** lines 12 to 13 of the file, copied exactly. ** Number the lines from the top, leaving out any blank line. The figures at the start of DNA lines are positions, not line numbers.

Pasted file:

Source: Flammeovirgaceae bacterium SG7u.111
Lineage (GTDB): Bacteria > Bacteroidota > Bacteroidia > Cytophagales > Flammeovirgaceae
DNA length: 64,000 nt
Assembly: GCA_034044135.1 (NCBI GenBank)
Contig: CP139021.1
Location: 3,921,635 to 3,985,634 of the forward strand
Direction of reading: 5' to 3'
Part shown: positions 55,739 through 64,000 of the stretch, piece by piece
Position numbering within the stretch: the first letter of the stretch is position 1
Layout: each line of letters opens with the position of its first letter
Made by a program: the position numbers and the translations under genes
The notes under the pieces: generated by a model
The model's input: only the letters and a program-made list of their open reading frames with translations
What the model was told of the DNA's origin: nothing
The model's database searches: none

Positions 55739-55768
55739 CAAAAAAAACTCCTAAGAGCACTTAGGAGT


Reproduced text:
The notes under the pieces: generated by a model
The model's input: only the letters and a program-made list of their open reading frames with translations